1. Provost, Katharine

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When I talk about NCF Student Ministries, I often am met with concern as people compare the college campus of today with what they experienced. Although many things are the same, American culture now includes a deep level of hopelessness and anxiety. I work with student leaders creating groups for Gen Z (referring to people born between 1997-2012, Morning Consult, 2019) and have two daughters who are of this unique generation. I believe God has uniquely prepared this generation to be world-changers for his glory.

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At first glance, Gen Zers may appear to prefer their phones to human interaction-but look deeper. This is the first generation born never knowing a world without cell phones, so it fits that relationships through technology are common.


Gen Z individuals overwhelmingly distrust institutions. They are "highly skeptical that people in power act responsibly and that important institutions are worthy of trust" (Morning Consult, 2019, p. 14). Looking at institutions over the past 20 years (Gen Z's entire lives), many have displayed controversy and unethical activity. How can NCF reach someone who does not trust organizations? It's about relationship!



Gen Zers are the nursing students you engage with in their clinicals and the new nurses you will be working alongside. You are NCF to them. When interacting with a Gen Z, you have an opportunity to grow a relationship of trust.


Maybe Gen Zers have lessons to teach us about relationships that honor Jesus. He modeled trusting relationships when he stopped and listened to what people needed. People were drawn to him because he cared enough to know them as individuals. Love is less what we talk about and more what we do; this is especially important when trying to build trust with someone you do not understand. The apostle John advises, "Dear children, let us not love with words or speech but with actions and in truth" (1 John 3:18, NIV). Youth minister Andy Jung (2021) suggests, "The practice of listening requires us to ask curious questions. Questions should be careful, gentle, and open-ended. They should communicate a true desire to learn more about the person and [his/her] hopes for the future" (section 2, para 2).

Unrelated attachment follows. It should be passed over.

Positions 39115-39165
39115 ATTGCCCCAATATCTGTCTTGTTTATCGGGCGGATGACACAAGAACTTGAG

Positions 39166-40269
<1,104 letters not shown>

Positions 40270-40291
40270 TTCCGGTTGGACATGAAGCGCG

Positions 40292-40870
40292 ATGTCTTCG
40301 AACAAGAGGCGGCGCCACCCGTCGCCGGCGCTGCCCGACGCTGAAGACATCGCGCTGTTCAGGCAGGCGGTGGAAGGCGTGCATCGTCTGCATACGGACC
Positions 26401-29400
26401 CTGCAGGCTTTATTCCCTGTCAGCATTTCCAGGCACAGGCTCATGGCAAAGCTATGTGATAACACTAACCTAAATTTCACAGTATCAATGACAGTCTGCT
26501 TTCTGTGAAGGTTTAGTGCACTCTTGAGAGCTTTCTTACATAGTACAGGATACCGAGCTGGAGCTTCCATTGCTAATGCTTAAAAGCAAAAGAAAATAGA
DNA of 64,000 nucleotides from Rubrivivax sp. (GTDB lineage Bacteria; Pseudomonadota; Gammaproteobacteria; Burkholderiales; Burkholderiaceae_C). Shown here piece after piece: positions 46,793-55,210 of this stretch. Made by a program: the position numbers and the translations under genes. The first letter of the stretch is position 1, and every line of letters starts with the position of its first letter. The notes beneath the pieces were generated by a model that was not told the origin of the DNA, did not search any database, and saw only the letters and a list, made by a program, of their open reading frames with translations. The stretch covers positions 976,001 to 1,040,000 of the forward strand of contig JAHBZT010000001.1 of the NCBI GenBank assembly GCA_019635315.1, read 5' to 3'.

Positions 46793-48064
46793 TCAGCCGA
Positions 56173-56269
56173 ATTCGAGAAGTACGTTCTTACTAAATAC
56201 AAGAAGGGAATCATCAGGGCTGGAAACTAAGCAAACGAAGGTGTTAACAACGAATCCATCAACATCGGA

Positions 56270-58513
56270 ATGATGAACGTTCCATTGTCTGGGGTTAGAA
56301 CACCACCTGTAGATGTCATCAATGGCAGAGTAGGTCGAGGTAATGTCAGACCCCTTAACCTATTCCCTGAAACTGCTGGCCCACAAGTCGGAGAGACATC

We are called not to let our differences be an impediment to relationship, but rather to be a bridge. After listening to build trust, can you find a common thread? We see Jesus find a common thread in John 4 when he sat with the Samaritan woman with whom he appeared to have nothing in common. Their common thread? Water. They both were thirsty, although for different things. Jesus listened, drew out her story, and helped her see they had more in common than she realized. She got it and shared the Messiah with her community!



Building relationships is not about popularity or accumulating friends; it is about living the Gospel to those who are craving the peace, truth, and salvation that Jesus offers. Although Gen Zers have the knowledge of the world at their fingertips, the world cannot offer them the hope and solid foundation of Jesus. If they can trust you, they will learn how they, too, need living water.


Whether in your community, on campus, at work, or in church, relationships matter. You'll grow in your relationship with Jesus as you remember, "Young people are not projects. Our goal isn't to fix them.... to save them... to advise or set them straight... Our goal is to show them how much we care for them" (Jung, 2021, section 3, para 1). If you can make a difference for one world-changer, you can change the world.


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Jung A. (2021). How can your church listen across generations? Fuller Youth Institute.[Context Link]


Morning Consult. (2019). Understanding Gen Z.[Context Link]